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Councillors approve code of conduct for local politicians

Attempt to exclude social media from policy fails; code will likely be amended by integrity commissioner
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It wasn't easy, but city council managed to approve the first code of conduct for councillors Wednesday, a step required under amendments to the Municipal Act.

Council has until next month to adopt the code, but the process was derailed a bit when bad weather meant new integrity commissioner Robert Swayze was unable to make it to a city meeting last month to answer questions.

Swayze's appearance will be rescheduled, but the code of conduct still has to be passed by March.

And judging by the two-and-a-half hour debate Wednesday, he'll have a lot of questions to deal with.

Carolyn Dawe, the acting deputy city solicitor, said the code was based on research by staff and the code of conducts already adopted by other municipalities. 

“This code was to adopt best practices among municipalities,” Dawe said. 

A draft version of the code was sent to Swayze, who recommended a few changes, which have been included in the final policy.

“The integrity commissioner will be conducting a number of educational seminars,” Dawe said, to help council understand their obligations.

The code applies to all members of city council, as well as boards that have the authority to make spending decisions. As a rule, members of advisory panels don't make those decision, so the code doesn't apply.

“The integrity commissioner has the power to recommend certain sanctions, and council has the power to enforce those sanctions,” Dawe said. 

Penalties include a public reprimand or a 90-day suspension of pay.

While the integrity commissioner recommends sanctions, it's up to city council to make the final decision.

But a few elements of the proposed code raised questions. For example, Ward 12 Coun. Joscelyne Landry-Altmann had questions about rules about gifts and benefits. The policy says councillors can accept tokens and small gifts, but they can't amount to more than $200 in a calendar year or they have to file a disclosure report.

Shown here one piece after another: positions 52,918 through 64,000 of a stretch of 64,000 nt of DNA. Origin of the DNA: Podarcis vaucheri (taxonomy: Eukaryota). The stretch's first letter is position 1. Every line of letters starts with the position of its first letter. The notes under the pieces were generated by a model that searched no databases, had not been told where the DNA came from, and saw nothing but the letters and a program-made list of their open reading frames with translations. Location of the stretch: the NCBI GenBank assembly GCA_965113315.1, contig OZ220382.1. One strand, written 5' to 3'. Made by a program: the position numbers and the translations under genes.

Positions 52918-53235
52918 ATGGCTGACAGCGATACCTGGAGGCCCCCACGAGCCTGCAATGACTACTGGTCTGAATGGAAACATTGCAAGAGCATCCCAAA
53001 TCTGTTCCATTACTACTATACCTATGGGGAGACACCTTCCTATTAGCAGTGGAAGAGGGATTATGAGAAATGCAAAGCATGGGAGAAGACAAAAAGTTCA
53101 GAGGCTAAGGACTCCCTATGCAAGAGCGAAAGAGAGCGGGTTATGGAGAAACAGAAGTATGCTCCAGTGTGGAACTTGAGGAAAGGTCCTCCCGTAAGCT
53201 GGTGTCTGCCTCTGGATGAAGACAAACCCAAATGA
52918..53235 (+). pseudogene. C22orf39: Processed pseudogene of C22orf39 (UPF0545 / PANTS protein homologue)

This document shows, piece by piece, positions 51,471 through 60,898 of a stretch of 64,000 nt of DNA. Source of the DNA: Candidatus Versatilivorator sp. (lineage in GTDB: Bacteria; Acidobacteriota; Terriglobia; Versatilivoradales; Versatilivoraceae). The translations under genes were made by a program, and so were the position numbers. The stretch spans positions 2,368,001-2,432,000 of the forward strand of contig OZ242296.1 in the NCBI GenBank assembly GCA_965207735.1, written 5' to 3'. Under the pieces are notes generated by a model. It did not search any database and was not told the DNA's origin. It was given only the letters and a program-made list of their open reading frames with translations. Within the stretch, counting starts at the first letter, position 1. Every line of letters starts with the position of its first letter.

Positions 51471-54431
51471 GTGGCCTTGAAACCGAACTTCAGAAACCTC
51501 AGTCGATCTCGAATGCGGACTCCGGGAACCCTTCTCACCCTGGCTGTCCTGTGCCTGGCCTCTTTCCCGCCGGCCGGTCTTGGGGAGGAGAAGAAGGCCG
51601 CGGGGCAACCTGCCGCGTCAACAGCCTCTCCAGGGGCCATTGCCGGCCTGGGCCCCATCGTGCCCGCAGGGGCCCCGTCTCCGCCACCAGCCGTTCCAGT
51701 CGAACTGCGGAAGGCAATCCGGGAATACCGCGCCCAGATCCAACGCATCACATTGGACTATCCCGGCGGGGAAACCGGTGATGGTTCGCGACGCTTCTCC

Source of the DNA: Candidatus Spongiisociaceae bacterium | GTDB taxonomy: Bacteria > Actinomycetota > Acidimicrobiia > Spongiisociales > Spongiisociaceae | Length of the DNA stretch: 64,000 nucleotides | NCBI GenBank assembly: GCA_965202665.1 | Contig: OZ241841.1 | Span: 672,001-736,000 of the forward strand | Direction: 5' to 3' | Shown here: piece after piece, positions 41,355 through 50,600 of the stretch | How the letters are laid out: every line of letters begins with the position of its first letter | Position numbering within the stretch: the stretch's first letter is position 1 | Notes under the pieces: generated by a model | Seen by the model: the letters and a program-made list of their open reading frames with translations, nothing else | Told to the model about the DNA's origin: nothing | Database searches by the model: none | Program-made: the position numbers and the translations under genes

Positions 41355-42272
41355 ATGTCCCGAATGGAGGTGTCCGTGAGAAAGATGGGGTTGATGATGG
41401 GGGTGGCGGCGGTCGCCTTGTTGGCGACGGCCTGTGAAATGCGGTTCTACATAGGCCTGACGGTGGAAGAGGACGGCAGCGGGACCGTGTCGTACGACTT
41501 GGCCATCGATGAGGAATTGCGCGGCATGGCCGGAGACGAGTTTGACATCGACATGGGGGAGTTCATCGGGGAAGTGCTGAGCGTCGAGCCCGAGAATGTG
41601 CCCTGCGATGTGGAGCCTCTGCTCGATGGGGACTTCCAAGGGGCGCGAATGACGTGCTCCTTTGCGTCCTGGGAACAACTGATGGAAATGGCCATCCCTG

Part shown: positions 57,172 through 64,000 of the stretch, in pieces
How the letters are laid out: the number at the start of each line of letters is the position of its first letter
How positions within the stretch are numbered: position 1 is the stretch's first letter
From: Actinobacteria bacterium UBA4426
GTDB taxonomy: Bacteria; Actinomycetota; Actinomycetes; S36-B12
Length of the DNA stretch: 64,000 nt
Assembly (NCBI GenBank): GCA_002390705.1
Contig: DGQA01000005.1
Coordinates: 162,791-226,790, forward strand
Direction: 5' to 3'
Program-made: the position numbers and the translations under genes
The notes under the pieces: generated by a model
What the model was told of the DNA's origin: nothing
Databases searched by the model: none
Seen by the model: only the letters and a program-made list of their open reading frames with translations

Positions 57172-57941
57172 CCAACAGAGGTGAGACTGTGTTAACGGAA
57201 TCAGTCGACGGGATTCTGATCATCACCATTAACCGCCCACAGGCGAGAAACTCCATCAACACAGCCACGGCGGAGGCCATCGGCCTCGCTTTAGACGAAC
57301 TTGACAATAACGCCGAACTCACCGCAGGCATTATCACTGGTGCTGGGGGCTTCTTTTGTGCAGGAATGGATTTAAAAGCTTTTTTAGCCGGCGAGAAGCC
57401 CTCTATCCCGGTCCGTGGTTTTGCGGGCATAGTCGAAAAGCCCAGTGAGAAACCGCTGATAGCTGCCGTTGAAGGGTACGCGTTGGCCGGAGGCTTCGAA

“I'd like a bit more clarity on this,” Landry-Altmann said. “If I accept a plaque or whatever as a gift, do I have to get the value of the plaque (for my disclosure form?)”

And Ward 10 Coun. Fern Cormier said the code seems to conflict with current rules that sees councillors return free tickets people send them. 

“But now I'm reading here that it is permitted,” Cormier said. “There's conflicting language in this document.

“I'm sorry to be nitpicky about this, but this is the type of document where one word can make a difference if there's ... a complaint.”

Dawe said there may be some overlap in some areas, but working with Swayze, councillors can amend the code over time.

Landry-Altmann also wondered whether there would be consequences for people who make “vexatious” complaints.

“Are there any consequences for people who make those complaints?” she asked, especially since taxpayers are funding the work of the integrity commissioner.
Landry-Altmann herself was subject to an incorrect conflict of interest accusation by an opponent of the Kingsway Entertainment District, and spent $10,000 to defend it in court.

“No,” Dawe said, that's not something that any other city has done.

But city clerk Eric Labelle said one of the reasons Swayze was hired is he has experience dealing with these sorts of complaints, and knows how to separate legitimate and frivolous complaints.

“It's important to have someone who will have a common sense approach to this, especially in early days,” Labelle said. 

“That was certain the experience with the city's wrongdoing hotline.”

Council rejected two amendments brought by Ward 5 Coun. Bob Kirwan. He wanted the section dealing with council behaviour on social media deleted. Kirwan has faced several complaints about his Valley East Facebook page.

He also wanted to make public the name of anyone who accuses councillors of wrongdoing.

“Natural justice” usually requires the accused to know who is accusing him or her, Kirwan added.

“If a complaint is made against a councillor, I think they should know who is filing the complaint.”

But Cormier said city policy is almost always not to name people who complain, so that people will feel safe from retribution.

“The first question (from homeowners) is always, who complained about my hedges?” Cormier said. “And bylaw (department) does not reveal that information.”

That amendment was also easily defeated, but one change did pass: Ward 4 Coun. Geoff McCausland said he was surprised the language of the policy wasn't gender neutral, and his amendment to change that was approved easily.




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